It leads back to the founders of modern Zionism, like Theodore Hertzl, who wrote in his diary in July 12, 1895, “Spirit the penniless population across the frontier by denying it employment… Both the process of expropriation and the removal of the poor must be carried out discreetly and circumspectly.”
Ultimately, if the mentality and narrative of the elite and influential leaders are foundational in such an antagonistic way, backed by discriminatory laws and policies towards non-Jews that reflect these positions, it is no wonder that much of the Israeli Jewish population has become exceedingly vicious over time.
As above, so below
When the latest war on Gaza erupted, 95 percent of Israeli Jews, surveyed by the Israel Democracy Institute and Tel Aviv University on three separate occasions between July 14-23, believed that the war was justified, and only 3 to 4 percent agreed with a statement that the Israeli army had used excessive firepower in the conflict. Compare this latest survey to the one conducted in February 2009, after a month-long war on Gaza, in which 45 percent of the Israel public were open to negotiations with Hamas, and 15 percent thought the war should have been ended sooner.
Meanwhile, large, violent mobs were witnessed in Jerusalem and Tel Aviv chanting, “Death to Arabs” or “Tomorrow there’s no school in Gaza, they don’t have any children left,” and were also looking for Palestinians and “leftists” to physically abuse. These mobs vastly outnumbered Israeli anti-war protests, and were allowed freedom by the Israeli police to stage their gatherings. Moreover, Palestinian news agency Ma’an reported that various experts have noticed a considerable rise of the threat of sexual violence amongst Zionist discourse.
Along the social media arena, these sentiments really flourished in the form of popular Facebook pages that call for the “killing of Palestinians every hour”, the “terrifying tweets of pre-army Israeli teens” calling for ethnic cleansing, both likely a natural extension of earlier articulations of violence in such pop-cultural platforms like the 2013 Instagram photo posted by an Israeli soldier of a Palestinian child within the cross-hairs of his rifle, and earlier in 2009, the t-shirts developed and worn by numerous Israeli soldiers that boast about killing children, pregnant women, and the sodomizing of Hamas leaders.
The sheer equivocalness of this desire of violence towards the Palestinian is matched by the unhindered rise of the ultra-right parties within the politics of Israel, manifested in the political success of Avigdor Lieberman in 2009 – the head of the ultra-right wing Yisrael Beiteinu – who ultimately became the country’s current foreign minister.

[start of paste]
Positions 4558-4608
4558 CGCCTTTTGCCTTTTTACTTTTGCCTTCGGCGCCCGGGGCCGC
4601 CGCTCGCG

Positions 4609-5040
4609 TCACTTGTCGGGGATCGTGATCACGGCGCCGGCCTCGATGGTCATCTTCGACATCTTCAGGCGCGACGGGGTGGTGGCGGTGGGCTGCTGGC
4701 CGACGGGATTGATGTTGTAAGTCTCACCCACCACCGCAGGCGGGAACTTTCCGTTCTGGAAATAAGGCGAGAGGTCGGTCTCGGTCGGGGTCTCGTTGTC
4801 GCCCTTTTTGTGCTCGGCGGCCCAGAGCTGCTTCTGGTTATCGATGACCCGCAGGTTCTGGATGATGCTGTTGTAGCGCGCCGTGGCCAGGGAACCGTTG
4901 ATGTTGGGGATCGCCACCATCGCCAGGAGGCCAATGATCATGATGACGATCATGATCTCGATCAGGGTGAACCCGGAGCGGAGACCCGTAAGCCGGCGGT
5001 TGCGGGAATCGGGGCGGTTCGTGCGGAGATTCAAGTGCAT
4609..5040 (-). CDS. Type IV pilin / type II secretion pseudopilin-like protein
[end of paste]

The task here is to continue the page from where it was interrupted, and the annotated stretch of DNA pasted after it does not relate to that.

The shift continues even more, especially with the complete domination of the coalition between ultra-right parties like Yisrael Beiteinu and Likud (Israeli Prime Minister Bejamin Netanyahu’s party) – a right-wing party whose charter denies the existence and rights of the Palestinians. The difference between parties, one can argue, is ultimately and mainly based on the tactics involved in ensuring the supremacy and sustainability of Israel as a Jewish-majority state.
As journalist Gregg Carlstrom wrote recently in Foreign Policy: “Decades ago, a commentator coined the phrase ‘quiet, we’re shooting’ – a reflection of the Israeli public’s tendency to rally behind the army in wartime. But this time, public dissent hasn’t just been silenced, it’s been all but smothered.”
“Though this current bout of fighting in Gaza may be now at an end, Israel’s rightward turn appears here to stay. The deaths of more than 60 Israeli soldiers in the conflict have not dented public support for the war; if anything, it appears to have whet many Israelis’ appetite for vengeance,” he added.
For the next generation of Israelis, who are immersed in this environment, which excuses the language and perspective, the future is not bright, especially as many of them must enroll in the military.
“When we left, we made sure there was nothing left standing, no resistance. That’s the only way to leave Gaza,” two 19 year-old Israeli soldiers, David and Alon, told BuzzFeed after they had left Gaza on August 5.
“If they were there [in Beit Hanoun], then Hamas was using them. All of Gaza supports Hamas anyways, and would help them. They are all Hamas,” Alon had said.
The logic of Zionism – an ideology that is based on the supremacy of one group over another – has come full circle. As it persists at its current rate, the discourse will not merely be about ‘if’ another act of genocide by the Israelis will occur, but a matter of when.